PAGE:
The United States is in the midst of a diversity boom that could rival or even surpass that seen during the baby boom of the last half of the 20th century, demographer William Frey writes in his 2014 book Diversity Explosion. In a question and answer session, Frey discusses the implications of changing demographics on U.S. housing.Read More
In Rotterdam, a fast-food tenant replaces an obstructive kiosk in a prominent location with a simple glass box that draws people—and sunlight—in.Read More
Over the next decade, 20 markets worldwide—including south Florida; Santiago, Chile; El Bajío, Mexico; and Philadelphia—are set to emerge as global logistics hubs, according to a new report from CBRE Group Inc.Read More
ULI has announced an area in Atlanta’s Midtown neighborhood as the study site in the 14th annual ULI Hines Student Competition. The ideas competition provides teams the opportunity to devise a design and development program for parts of a large-scale site.Read More
When Alex Morrison, executive director of the Urban Development Authority for Macon-Bibb County, Georgia, started on a comprehensive plan for downtown revitalization, “we knew we wanted walkability and housing,” he said. “But the how and where [were] driven by the public process.” His emphasis on community engagement drove home a point in a new guidebook, (Re)Building Downtown: A Guidebook for Revitalization, from Smart Growth America.
With 120,000 people flocking to cities every day, urban migration highlights the need for adequate shelter. The key challenge for providers of affordable housing in Asian cities is finding developable land and securing the capital to build housing on a massive scale, an international panel of housing experts said at the Habitat for Humanity Asia-Pacific Housing Forum in Hong Kong in September.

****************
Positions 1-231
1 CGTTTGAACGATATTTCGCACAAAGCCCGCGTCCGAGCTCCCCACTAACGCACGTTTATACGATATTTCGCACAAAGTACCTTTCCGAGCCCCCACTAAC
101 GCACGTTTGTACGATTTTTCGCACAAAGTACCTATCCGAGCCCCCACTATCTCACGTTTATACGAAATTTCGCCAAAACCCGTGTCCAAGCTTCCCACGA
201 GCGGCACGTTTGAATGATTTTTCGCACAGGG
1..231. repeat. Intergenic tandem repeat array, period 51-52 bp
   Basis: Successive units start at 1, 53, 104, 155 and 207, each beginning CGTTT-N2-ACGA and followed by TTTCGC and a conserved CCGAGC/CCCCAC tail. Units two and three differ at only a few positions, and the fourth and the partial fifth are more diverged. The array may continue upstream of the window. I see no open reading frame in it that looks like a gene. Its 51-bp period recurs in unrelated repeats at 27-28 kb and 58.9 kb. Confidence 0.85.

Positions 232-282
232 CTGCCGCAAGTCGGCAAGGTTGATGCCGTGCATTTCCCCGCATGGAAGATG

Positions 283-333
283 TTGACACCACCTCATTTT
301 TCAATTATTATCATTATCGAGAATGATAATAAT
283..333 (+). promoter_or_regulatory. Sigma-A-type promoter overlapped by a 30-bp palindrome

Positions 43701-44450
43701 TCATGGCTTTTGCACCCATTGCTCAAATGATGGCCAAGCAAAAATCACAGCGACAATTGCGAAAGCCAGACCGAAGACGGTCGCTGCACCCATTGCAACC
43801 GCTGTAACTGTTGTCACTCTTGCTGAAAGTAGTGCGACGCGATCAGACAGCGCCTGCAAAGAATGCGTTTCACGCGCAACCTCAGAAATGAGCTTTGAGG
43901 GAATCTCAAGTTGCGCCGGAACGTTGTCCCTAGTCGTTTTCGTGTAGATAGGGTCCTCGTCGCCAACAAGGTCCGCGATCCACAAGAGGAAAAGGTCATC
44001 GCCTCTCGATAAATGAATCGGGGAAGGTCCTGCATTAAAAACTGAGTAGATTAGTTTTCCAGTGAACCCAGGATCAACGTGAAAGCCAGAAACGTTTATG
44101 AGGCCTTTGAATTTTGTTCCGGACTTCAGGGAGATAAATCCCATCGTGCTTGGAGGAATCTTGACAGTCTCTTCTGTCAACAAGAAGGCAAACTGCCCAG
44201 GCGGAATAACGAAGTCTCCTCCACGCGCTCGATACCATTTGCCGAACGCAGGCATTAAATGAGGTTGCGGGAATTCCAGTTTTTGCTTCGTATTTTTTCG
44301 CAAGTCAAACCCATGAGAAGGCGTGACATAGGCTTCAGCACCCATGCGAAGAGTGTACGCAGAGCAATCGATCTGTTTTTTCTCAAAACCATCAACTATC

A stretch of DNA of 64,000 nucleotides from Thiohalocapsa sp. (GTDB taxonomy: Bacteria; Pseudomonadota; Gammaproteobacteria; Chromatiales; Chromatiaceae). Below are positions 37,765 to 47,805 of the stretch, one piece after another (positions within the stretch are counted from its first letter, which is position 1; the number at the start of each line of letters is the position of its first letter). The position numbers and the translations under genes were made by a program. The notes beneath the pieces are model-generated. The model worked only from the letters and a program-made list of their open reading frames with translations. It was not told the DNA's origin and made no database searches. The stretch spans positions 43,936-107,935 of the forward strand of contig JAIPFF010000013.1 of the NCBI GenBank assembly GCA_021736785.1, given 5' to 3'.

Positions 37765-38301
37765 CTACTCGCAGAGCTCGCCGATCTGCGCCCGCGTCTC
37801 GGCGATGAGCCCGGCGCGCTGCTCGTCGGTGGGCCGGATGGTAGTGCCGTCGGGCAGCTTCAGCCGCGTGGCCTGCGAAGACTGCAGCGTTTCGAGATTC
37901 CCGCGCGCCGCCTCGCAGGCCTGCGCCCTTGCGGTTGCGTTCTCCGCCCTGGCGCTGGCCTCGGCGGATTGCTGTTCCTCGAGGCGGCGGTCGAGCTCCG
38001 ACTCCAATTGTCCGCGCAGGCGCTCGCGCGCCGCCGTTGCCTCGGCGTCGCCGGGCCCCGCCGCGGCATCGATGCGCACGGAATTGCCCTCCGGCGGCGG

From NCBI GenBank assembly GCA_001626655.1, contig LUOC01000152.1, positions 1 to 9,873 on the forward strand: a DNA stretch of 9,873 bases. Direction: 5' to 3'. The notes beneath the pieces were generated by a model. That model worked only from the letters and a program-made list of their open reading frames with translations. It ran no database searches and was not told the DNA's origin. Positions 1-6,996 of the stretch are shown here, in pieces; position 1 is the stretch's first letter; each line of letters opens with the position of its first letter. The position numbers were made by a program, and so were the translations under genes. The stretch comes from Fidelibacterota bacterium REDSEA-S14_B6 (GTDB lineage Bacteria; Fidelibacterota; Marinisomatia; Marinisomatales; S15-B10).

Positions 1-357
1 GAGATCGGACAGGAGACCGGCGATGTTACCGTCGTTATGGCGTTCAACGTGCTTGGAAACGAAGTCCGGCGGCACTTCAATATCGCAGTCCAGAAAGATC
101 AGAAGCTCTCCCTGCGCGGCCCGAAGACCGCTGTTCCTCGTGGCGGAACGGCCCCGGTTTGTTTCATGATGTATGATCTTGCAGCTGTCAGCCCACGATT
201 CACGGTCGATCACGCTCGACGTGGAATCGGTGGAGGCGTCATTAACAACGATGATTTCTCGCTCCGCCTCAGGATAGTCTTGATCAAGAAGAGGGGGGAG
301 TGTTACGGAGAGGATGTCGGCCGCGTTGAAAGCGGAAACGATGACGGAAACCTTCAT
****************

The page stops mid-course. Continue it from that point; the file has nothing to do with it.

The shrinking supply of workforce and affordable rental housing in cities across the United States has sparked innovative financing vehicles from an array of real estate firms to preserve the units, helping stem the loss of an urgently needed product, according to a report released by ULI and NeighborWorks America.
Soccer is more than just a game in East New York. For hundreds of residents in this low-income Brooklyn neighborhood of New York City, soccer is also seen as a gateway to a better life. Nonprofit groups use the sport to help disadvantaged residents learn critical skills.
The summer of 2015 saw the most significant legal and regulatory developments to break down residential segregation since the days immediately after the assassination of Dr. Martin Luther King Jr. on April 4, 1968—with potentially profound impacts for communities across the United States.
U.S. multifamily has been outperforming other sectors for much of the recession recovery period and enjoying unprecedented capital investment flows from around the globe.